And why would child care costs so much? Well it's going to cost a lot in a place in places where it's scarce and maybe there is child care and maybe it's not that expensive but it's 20 miles in one direction and the job I want is 20 miles in the other direction. And when you add up the transportation costs it's not worth it. So having a greater supply of child care options and more flexibility in terms of work options can draw more people into the workforce. Another aspect of child care is that we know that early childhood education investment in high quality early childhood education is an investment in that future workforce we need.
Laura Kalambokidis: Not that I think of people just as workforce. You know people are people and they contribute to communities and in lots of wonderful ways and you know personal and spiritual and wonderful ways. It's not just workers just cogs in the little system. But. Every community has a vested interest in making sure that the kids are well-educated and can be productive fabulous members of the community as well as being able to work in the future. And so investing in the high quality early childhood education is in everybody's interest, whether you're a parent of one of those kids or not. So you know everybody in the community whether they have kids in a high quality child care situation, they benefit from that child getting that education well.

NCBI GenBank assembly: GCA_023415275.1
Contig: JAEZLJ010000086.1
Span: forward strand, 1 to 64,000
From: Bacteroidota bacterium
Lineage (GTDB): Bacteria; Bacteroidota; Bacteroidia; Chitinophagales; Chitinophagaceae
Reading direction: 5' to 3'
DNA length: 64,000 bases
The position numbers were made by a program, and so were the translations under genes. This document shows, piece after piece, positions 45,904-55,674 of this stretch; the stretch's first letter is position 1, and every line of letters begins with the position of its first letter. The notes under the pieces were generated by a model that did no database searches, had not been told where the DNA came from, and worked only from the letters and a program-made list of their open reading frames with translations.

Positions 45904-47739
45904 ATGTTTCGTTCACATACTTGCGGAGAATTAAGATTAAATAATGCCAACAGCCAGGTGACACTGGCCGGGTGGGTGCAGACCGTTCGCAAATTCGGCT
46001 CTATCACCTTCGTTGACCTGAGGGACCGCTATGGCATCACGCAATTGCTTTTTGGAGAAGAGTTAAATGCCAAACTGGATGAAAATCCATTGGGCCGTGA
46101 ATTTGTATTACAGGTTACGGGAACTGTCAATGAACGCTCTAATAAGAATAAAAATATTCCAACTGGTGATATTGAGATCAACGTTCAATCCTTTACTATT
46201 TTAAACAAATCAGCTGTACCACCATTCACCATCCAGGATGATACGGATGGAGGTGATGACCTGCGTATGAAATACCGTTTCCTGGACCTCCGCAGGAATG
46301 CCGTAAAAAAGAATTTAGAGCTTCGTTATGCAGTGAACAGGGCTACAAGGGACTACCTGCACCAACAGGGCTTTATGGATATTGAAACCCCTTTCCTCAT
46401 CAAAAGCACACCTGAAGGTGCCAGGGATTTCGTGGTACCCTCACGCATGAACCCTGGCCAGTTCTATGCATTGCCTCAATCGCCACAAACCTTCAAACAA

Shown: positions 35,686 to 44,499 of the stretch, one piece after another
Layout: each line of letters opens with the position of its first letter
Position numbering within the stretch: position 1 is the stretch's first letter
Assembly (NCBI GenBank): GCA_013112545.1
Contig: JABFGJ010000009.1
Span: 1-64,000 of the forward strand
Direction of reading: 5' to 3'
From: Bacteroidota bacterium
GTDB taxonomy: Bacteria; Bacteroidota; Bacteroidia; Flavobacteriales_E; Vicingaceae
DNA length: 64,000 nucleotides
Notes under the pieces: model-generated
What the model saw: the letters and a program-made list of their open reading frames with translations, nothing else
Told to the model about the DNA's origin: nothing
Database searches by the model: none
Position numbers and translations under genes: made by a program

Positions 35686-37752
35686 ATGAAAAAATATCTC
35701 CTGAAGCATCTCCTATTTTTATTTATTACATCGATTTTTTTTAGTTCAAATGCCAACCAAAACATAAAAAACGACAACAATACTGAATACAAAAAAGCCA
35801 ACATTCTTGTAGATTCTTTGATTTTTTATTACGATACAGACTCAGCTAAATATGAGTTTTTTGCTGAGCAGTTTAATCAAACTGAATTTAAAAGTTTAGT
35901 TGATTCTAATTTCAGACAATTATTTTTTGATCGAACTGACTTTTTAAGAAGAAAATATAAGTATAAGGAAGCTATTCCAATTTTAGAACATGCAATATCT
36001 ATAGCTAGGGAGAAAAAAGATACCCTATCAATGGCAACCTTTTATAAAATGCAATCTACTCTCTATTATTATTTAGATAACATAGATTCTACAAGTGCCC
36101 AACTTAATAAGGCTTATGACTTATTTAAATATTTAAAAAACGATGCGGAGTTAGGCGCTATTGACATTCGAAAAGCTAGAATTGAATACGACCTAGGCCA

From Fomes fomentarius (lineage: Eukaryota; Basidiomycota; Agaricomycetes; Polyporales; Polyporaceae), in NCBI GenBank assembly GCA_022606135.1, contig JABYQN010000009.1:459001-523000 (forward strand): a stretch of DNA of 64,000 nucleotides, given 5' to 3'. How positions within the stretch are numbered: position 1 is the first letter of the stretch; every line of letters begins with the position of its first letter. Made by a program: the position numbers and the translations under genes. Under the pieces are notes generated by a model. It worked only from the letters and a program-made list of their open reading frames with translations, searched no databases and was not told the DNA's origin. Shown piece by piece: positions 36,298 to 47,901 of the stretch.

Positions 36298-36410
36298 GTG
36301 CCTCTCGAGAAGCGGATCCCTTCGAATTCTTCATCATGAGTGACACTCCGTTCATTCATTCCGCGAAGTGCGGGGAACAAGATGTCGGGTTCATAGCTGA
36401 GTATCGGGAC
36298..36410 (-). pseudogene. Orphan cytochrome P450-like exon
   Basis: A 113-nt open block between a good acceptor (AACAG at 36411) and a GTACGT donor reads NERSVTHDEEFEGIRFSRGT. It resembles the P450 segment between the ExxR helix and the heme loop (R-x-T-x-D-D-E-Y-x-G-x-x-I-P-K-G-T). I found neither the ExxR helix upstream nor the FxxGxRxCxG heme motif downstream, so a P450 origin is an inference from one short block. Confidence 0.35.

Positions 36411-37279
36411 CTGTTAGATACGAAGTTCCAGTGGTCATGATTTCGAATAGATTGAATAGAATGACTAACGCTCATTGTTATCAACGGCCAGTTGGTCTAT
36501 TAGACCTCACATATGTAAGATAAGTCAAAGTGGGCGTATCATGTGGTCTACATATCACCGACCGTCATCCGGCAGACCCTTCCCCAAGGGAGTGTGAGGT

Christy Kallevig: And like you said, early childhood education is definitely that great way to start the process. I've also read and heard some conversations that have indicated that really education is part of the whole workforce issue and conversation in the fact that employers are not always finding employees that have the skills that they're looking for. What challenges do we have in preparing an adequate workforce to meet their needs across the state?